REVIEW: Teasenz – Anxi Tie Guan Yin (2014)

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Tea and origin: Oolong tea from Anxi County, Fujian province, China
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Link to Anxi Tie Guan Yin

Typically I’m a Taiwanese oolong guy, but I enjoy lightly oxidised oolongs so much that I’m always up for trying oolongs from different region. Tie Guan Yin – also labelled as Iron Buddha, amongst other names – is one of the best-known Chinese oolongs. Today I’ll be tasting a spring 2014 Anxi Tie Guan Yin available at Teasenz. First impressions are very positive, as the aroma of the dry leaf is jumping and the leaves are beautiful. Read on for the full review.

Tasting notes

Dry leaf: The dry leaf consists of small, tightly-rolled balls that range in colour from light green to dark green. It has a sweet, grassy aroma

Infused tea: The tea cups out a light green liquor that has a strong floral (orchid-like) aroma. It is a medium-bodied tea that has very little astringency. The second and third infusions are dominated by floral, orchid-like flavours. Sweeter notes are present in the first, fourth and fifth infusions. The liquor has a wonderful, lingering aftertaste

Infusion tips: You can prepare this tea western style or gong fu. Typically I am all for gong fu style, but I think steeping it for two minutes (first infusion, then increase infusion time 30 seconds to one minute for each subsequent steeping) with 95C water really brought out the best in this tea. But play around with the tea and see what you like. Try infusing this tea four to six times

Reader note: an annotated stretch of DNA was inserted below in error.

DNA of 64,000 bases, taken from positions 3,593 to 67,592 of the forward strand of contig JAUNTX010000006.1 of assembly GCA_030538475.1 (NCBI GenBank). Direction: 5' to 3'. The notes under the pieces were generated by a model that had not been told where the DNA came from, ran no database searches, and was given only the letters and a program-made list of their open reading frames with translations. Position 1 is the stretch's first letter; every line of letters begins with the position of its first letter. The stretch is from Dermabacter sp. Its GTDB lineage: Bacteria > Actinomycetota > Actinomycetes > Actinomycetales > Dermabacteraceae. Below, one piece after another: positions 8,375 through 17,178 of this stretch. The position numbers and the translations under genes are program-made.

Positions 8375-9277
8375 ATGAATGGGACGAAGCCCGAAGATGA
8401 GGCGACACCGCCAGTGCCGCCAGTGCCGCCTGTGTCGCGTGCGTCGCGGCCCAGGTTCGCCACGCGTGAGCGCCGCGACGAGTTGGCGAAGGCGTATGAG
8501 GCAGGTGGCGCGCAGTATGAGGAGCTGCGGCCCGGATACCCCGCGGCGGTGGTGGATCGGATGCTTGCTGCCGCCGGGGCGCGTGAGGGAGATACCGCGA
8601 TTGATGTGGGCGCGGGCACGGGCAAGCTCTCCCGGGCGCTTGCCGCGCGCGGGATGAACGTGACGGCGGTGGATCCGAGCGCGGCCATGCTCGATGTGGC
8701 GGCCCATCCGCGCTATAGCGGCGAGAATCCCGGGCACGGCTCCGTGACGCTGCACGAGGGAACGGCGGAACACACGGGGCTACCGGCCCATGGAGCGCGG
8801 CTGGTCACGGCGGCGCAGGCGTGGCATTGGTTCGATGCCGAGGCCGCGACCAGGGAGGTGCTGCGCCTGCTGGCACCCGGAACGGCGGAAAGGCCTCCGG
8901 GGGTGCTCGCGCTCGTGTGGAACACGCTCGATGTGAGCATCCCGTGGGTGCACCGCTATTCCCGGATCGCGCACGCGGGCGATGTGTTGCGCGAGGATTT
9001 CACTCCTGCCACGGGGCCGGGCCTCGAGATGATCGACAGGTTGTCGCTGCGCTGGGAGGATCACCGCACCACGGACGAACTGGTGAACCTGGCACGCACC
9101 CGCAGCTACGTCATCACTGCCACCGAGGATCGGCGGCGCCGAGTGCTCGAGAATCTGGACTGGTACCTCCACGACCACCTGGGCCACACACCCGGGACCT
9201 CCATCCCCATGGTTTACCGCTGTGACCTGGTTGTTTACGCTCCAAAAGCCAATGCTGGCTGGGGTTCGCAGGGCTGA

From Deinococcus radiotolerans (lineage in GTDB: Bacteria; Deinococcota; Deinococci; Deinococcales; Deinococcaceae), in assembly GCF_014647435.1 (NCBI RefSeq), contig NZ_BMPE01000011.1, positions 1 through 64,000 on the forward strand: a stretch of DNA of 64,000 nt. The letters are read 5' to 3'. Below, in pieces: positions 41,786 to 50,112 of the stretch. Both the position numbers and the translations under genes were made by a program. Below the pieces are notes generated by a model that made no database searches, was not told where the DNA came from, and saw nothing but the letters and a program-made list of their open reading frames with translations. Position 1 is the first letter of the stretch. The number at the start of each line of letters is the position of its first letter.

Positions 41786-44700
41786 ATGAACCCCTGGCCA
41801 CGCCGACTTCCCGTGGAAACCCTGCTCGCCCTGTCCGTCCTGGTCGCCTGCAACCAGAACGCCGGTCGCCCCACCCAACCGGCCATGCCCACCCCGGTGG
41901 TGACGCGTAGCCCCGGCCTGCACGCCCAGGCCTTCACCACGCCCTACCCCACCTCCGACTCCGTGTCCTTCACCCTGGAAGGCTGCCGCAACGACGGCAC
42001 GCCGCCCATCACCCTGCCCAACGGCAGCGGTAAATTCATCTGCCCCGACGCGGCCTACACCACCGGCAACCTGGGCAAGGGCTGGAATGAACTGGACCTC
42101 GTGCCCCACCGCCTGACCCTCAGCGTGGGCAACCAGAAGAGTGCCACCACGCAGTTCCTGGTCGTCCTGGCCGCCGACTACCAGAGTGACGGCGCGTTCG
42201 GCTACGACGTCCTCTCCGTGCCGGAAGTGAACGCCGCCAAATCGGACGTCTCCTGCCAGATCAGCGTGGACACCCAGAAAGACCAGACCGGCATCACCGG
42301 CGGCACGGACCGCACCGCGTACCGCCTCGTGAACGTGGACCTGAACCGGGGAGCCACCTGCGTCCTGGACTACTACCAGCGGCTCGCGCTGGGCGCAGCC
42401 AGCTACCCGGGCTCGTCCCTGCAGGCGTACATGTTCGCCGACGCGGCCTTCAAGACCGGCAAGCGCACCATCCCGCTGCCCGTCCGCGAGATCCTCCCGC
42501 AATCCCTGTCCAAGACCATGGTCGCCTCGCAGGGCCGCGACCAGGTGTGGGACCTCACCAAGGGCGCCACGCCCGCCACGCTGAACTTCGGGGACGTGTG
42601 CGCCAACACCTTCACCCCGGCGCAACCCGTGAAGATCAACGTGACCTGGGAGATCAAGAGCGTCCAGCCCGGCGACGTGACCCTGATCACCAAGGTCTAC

Conclusions: This is an extremely good Tie Guan Yin: it is fresh, packed with aroma, has a smooth, complex liquor, and a long-lingering aftertaste. While I don’t know that I could ever be converted from Taiwanese oolongs, I definitely would not sneer if I was served this tea. It is top-quality and a pleasure to drink

Retail price: 15 grams for $2.24 / 70 grams for $8.95 / 200 grams for $23.00

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About teaxplorer

I grew up in the Midwest of the US and was introduced to tea at a very young age - unsweetened iced tea, that is! It was not until my early 20s, when I was seeking a lighter alternative to coffee, that I took tea drinking to a new level. I still remember my mother suggesting that I try putting milk in a cup of black tea (something that actually sounded a bit repulsive at the time, but I gave it a go). I quickly became tired of supermarket tea and started ordering teas from shops and companies all over the US. Throughout my 20s and now into my early 30s, pursuits in higher education studies, work opportunities and marriage have given me opportunities to live in the UK, Canada and Germany and travel around the world, which has sparked an even greater interest in tea and the culture of tea. This blog is my outlet to discuss my love of tea and show off some of my photos. All images and opinions on this blog are my own, unless stated otherwise. I retain copyright on all photographs, but please do not hesitate to contact me at teaxplorer@gmail.com if you wish to reproduce any of my images. Likewise, if you would like me to review and photograph any teas for you, please get in touch. I would be happy to hear from you. Thank you for stopping by my blog, and I hope you return many times! Happy drinking! Drew B (@teaxplorer)
This entry was posted in Chinese oolong, Oolong, Teasenz and tagged , , , , , . Bookmark the permalink.

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